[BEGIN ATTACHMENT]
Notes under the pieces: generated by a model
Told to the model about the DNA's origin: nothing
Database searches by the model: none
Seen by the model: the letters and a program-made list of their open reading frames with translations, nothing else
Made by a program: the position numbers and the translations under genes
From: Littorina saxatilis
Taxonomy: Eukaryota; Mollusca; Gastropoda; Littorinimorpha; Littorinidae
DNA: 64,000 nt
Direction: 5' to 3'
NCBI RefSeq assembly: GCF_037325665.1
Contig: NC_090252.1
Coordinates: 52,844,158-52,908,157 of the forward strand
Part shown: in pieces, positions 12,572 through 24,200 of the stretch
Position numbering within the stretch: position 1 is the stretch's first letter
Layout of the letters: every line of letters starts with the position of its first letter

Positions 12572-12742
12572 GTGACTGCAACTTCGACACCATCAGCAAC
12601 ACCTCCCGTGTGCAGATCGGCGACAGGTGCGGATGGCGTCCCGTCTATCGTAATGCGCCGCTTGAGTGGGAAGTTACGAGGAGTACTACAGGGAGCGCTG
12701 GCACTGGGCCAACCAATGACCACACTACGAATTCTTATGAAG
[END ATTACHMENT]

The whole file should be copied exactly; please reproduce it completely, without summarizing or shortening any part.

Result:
Notes under the pieces: generated by a model
Told to the model about the DNA's origin: nothing
Database searches by the model: none
Seen by the model: the letters and a program-made list of their open reading frames with translations, nothing else
Made by a program: the position numbers and the translations under genes
From: Littorina saxatilis
Taxonomy: Eukaryota; Mollusca; Gastropoda; Littorinimorpha; Littorinidae
DNA: 64,000 nt
Direction: 5' to 3'
NCBI RefSeq assembly: GCF_037325665.1
Contig: NC_090252.1
Coordinates: 52,844,158-52,908,157 of the forward strand
Part shown: in pieces, positions 12,572 through 24,200 of the stretch
Position numbering within the stretch: position 1 is the stretch's first letter
Layout of the letters: every line of letters starts with the position of its first letter

Positions 12572-12742
12572 GTGACTGCAACTTCGACACCATCAGCAAC
12601 ACCTCCCGTGTGCAGATCGGCGACAGGTGCGGATGGCGTCCCGTCTATCGTAATGCGCCGCTTGAGTGGGAAGTTACGAGGAGTACTACAGGGAGCGCTG
12701 GCACTGGGCCAACCAATGACCACACTACGAATTCTTATGAAG